BBC Sport contacted several clubs for comment as they plan and deliver their own pre-season tours, rather than the Premier League.

The league – which is signed up to the UN Sports for Climate Action Framework – has a sustainability strategy which includes sharing best practice with its clubs.

‘Clubs’ climate claims judged on behaviour’

Dr Russell Seymour, chief executive of Basis – the British Association for Sustainable Sport:

“Flying to distant countries for pre-season friendly matches surely isn’t about preparation for the upcoming season, but is about extending the reach of the brand and increasing the fan base, and hence revenue, in these countries.

“It is interesting that just six clubs made up two-thirds of the total CO2 emissions. Two of these clubs were tied as equal top of the Sport Positive Sustainability League in 2021 and so recognised for the good work they are doing at their own venues.

“Air travel is often demonised; its impacts are significant and we, as a society, should fly less. It is more complex than simply condemning all flying, but clubs should understand that the credibility of their sustainability claims will be judged on their most visible behaviours and actions.

“Football, in particular, has significant influence over which behaviours are accepted and which are not.

“Ultimately the decision to undertake a tour in a distant country should comply with the vision and values of the club itself and whether, as the impacts of the climate and ecological emergency continue to increase, it fits with the attitudes and expectations of the public and the club’s own fans.”

Why do clubs fly so much?

The Climate Change Committee, the UK government’s advisor on the issue, has called for an urgent plan to reduce the amount of flights.

Manchester United, another of the clubs with the highest emissions this summer, said it “recognises the impact of international travel on climate change” and had offset its carbon emissions by investing in a reforestation project in Western Australia.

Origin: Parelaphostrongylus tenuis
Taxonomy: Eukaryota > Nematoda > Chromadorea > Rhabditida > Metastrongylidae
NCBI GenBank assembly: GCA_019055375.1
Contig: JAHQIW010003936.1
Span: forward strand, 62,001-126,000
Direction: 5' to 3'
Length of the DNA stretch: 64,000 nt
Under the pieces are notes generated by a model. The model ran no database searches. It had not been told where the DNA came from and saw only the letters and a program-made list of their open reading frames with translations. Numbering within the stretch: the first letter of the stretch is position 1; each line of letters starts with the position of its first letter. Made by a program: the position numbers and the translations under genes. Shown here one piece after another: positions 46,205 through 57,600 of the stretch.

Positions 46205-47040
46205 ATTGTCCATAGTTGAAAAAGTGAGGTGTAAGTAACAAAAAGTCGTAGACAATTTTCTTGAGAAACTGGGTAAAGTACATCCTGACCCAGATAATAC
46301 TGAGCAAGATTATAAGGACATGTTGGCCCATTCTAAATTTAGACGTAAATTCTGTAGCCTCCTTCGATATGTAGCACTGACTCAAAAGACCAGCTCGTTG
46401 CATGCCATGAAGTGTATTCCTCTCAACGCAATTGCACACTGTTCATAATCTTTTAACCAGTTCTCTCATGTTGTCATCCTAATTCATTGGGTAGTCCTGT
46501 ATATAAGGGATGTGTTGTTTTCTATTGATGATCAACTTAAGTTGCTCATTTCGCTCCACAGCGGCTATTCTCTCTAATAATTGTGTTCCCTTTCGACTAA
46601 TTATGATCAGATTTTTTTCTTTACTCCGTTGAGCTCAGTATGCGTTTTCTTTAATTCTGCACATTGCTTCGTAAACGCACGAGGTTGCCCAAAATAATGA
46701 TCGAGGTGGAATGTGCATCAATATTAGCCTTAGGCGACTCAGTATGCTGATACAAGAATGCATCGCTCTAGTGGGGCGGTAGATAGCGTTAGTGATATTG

Carbon offsetting has its critics because it doesn’t help reduce emissions; while the reforestation project United are investing in becomes more effective only when the trees reach maturity.

A spokesperson acknowledged to BBC Sport that “you could argue that all travel is avoidable”, but added pre-season tours “provide vital preparation time for players and management ahead of a new season”.

They added: “In addition they are an important commercial opportunity, not just for Manchester United but the wider appeal of English football.

“This is why for the first full pre-season tour since the start of the pandemic we have offset the carbon emissions generated by air travel.

“We understand that this does not have an instant impact on the environment but we are committed to taking necessary steps to lessen our carbon footprint. We also believe if we continue to promote this work we can educate others and help protect our planet.”

Premier League clubs lost a total of £1bn in revenue during the 2019-20 season and across Europe’s top-flight clubs, losses for the two years impacted by covid between 2019-2021 were put at 7bn euros (£5.83bn) by Uefa president Aleksander Ceferin.

These losses were from empty stadiums, a reshaped calendar, TV rebates and commercial and sponsorship reductions.

In addition, supporters who may not be able to travel to England to see their clubs in action had the opportunity to attend matches.

The United spokesperson added: “Manchester United are a globally-supported football club and, while providing the opportunity for our millions of fans worldwide to see the team in person, we also recognise the need to do this responsibly.”

Gregory Willis is an American columnist, journalist, editor, and author. Gregory worked in several positions in politics and government, including freelancing for publications like Benzinga and Seeking Alpha.